Tom Chittenden, PhD, DPhil, PStat is the President of the United Sigma Intelligence Association.
Dr. Chittenden is Chief Technology Officer for HiberCell. He is the President and Founding Director of the Genuity AI Research Institute (GAIRI), the $100-million R&D arm of HiberCell. In these roles, Dr. Chittenden is responsible for development and execution of HiberCell’s global AI/ML R&D strategy. This R&D initiative includes development of advance integrative deep learning, statistical machine learning, probabilistic programming, and structural causal modeling strategies aimed at furthering scientific understanding of human disease initiation and progression, knowledge that can be directly applied in innovative products for better care and medicine in a range of disease areas.
With the launch of GAIRI in the first quarter of 2021, Dr. Chittenden has established several large technology-based R&D partnerships to create and power the world’s first Exascale Causal AI Computing Platform for the biomedical sciences. Dr. Chittenden believes this advanced computing platform will afford biological validation of his “Unified Theory of Molecular Evolution,” and thus eventually lead to eradication of human disease.
Dr. Chittenden was named the Business Intelligence Group (BIG) AI Excellence Award Winner for 2021. In 2019, Forbes named him among the top 100 AI Pioneers in Drug Discovery and Advanced Healthcare. Tom is regarded as one of the world’s leading authorities on causal AI/ML in the biomedical sciences. He has also been recognized as one of the world’s top minds in the Global Genius Directory.
Dr. Chittenden is an Omega Society Fellow with over 25 years of experimental and theoretical research experience. He is an Accredited Professional Statistician™ with the American Statistical Association. In addition to his responsibilities at HiberCell, Tom is the Chairman, President, and Chief Scientist for the Complex Biological Systems Alliance (CBSA), a non-profit global research consortium dedicated to furthering scientific understanding of the nature and origins of human disease. In 2014, Dr. Chittenden established the CBSA as a recognized Extreme Science and Engineering Discovery Environment (XSEDE) Campus. Through the XSEDE Campus Champions Program, the Alliance provides its investigators with direct access to a national consortium of supercomputing facilities supported by the National Science Foundation.
Dr. Chittenden also serves as the Chairman of the Scientific and Medical Advisory Board for Bio-AI Health, a digital pathology company aimed at solving the most pressing issues in healthcare and precision medicine. He is Senior Research Fellow and the Chief Statistical Sciences Advisor for the Global Strategic Initiatives and Planning Committee of the International Society for Philosophical Enquiry.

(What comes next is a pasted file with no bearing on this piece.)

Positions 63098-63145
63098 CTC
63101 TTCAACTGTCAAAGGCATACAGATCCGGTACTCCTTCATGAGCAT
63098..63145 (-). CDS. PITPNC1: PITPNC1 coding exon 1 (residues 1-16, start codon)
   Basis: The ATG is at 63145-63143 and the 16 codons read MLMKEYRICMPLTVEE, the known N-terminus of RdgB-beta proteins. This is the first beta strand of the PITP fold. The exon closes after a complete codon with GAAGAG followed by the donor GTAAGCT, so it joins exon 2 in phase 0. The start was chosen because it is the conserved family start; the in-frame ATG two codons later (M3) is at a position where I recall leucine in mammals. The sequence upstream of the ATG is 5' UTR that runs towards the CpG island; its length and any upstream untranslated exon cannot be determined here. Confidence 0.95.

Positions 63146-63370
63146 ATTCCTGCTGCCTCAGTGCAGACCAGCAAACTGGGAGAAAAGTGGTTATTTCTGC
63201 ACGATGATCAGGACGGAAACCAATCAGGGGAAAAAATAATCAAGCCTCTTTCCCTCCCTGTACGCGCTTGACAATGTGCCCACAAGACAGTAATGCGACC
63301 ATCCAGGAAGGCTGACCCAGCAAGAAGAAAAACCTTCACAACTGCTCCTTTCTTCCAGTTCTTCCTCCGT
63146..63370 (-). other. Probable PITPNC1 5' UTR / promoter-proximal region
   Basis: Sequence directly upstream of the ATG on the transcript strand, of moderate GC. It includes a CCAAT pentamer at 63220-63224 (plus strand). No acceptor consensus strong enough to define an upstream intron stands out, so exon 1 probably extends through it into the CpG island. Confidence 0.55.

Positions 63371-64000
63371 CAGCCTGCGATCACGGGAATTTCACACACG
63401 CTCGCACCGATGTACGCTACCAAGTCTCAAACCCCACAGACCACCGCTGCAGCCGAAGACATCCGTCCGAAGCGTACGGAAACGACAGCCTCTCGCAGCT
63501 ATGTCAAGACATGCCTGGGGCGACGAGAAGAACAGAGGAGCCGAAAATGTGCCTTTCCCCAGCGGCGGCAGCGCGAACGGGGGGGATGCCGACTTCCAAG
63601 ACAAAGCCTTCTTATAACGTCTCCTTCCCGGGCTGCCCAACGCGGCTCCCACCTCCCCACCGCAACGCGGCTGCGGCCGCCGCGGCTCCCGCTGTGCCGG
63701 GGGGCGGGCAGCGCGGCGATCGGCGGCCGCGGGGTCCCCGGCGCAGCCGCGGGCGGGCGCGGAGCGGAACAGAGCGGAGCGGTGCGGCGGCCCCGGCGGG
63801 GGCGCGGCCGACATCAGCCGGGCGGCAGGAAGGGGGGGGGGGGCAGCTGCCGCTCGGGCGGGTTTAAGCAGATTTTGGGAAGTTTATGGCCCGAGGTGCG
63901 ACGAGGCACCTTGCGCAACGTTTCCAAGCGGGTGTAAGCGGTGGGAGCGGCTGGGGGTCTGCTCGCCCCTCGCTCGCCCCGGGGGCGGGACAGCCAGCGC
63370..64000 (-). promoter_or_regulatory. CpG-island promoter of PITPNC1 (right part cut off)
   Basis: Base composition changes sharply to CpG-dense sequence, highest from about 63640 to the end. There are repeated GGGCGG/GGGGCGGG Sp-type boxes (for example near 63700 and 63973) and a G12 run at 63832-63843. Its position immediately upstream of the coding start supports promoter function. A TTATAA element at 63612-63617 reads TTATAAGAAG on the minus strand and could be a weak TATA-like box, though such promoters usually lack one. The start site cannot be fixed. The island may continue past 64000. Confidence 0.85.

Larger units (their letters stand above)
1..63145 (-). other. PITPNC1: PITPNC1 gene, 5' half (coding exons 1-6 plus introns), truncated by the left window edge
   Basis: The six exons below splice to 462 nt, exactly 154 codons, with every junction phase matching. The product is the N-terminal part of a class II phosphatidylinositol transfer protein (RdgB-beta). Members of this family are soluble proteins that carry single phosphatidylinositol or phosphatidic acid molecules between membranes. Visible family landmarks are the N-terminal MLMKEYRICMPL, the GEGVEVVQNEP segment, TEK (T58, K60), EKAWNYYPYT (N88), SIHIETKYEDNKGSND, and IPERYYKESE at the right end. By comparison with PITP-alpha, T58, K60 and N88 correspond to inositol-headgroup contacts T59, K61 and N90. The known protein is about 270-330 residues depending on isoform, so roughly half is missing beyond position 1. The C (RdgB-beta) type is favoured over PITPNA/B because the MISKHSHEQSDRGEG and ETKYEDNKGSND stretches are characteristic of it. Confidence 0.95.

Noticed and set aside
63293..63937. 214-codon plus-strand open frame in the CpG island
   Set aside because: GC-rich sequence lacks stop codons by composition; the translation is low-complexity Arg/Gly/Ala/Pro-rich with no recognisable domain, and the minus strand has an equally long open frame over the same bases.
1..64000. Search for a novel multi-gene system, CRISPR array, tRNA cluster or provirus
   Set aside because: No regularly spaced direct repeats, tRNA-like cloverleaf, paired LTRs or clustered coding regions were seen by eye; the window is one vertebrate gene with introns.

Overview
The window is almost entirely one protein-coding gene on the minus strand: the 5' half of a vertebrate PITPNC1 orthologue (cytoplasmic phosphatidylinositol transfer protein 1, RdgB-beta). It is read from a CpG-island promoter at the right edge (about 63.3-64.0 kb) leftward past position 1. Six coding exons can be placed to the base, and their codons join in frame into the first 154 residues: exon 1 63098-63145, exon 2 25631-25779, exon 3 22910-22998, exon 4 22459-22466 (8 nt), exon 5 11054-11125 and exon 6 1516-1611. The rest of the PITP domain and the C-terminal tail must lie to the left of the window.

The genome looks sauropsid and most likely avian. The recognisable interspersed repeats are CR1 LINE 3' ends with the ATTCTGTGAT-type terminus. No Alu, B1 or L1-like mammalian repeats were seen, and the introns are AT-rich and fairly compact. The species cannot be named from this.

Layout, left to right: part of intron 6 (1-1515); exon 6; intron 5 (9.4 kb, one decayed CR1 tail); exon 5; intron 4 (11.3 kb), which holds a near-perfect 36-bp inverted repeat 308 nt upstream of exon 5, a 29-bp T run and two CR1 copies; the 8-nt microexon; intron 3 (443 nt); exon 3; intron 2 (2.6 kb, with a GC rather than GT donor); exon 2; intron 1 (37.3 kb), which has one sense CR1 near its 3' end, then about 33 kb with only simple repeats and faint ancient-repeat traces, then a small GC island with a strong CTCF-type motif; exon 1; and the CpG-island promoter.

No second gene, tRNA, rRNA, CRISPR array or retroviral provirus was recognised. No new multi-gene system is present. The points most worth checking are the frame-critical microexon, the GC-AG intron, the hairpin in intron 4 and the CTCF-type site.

Dr. Chittenden held an academic appointment as a Visiting Lecturer in the Department of Biological Engineering at the Massachusetts Institute of Technology from 2016 to 2018. Since October 2015, Dr. Chittenden has continuously held faculty appointments in the Division of Genetics and Genomics, Department of Pediatrics at Boston Children’s Hospital and the Harvard Medical School. His research has been published in top-tier scientific journals, including featured articles in Nature and Science. A major focus of his work involves development and application of causal AI/ML and integrated systems biology models to investigate evolutionary factors of human disease. Dr. Chittenden’s overall objective is to understand how genetic variation and somatic mutation influence aberrant gene activity and subsequent disease biology. Tom is currently applying quantum information theory to decipher an elemental molecular code regulating patterns of biological complexity to better understand human disease initiation and progression.
Through a formal academic research collaboration with the USC-Lockheed Martin Quantum Computation Center, Dr. Chittenden’s AI team has access to quantum computing hardware. His team has recently developed novel quantum machine learning (qML) strategies, which provide competitive classification of human cancer types and associated molecular tumor subtypes and ‘superior’ performance with smaller patient training dataset sizes, thus providing compelling empirical evidence for the potential of this emerging field. Dr. Chittenden’s team is also investigating the utility of neuromorphic computing in the biomedical sciences. Their newly developed deep spiking neural networks indicate even greater potential than qML. Moreover, via formal academic research collaborations with the Harvard, Yale, and Washington University Medical Schools, Dr. Chittenden and his colleagues are pioneering the field of single cell science.
Dr. Chittenden holds a PhD in Molecular Cell Biology and Biotechnology from Virginia Tech and a DPhil in Computational Statistics from the University of Oxford. His multidisciplinary postdoctoral training includes experimental investigations in molecular and cellular cardiology from the Dartmouth Medical School; biostatistics and computational biology from the Dana‐Farber Cancer Institute and the Harvard School of Public Health; and computational statistics, statistical methodology and statistical machine learning from the University of Oxford.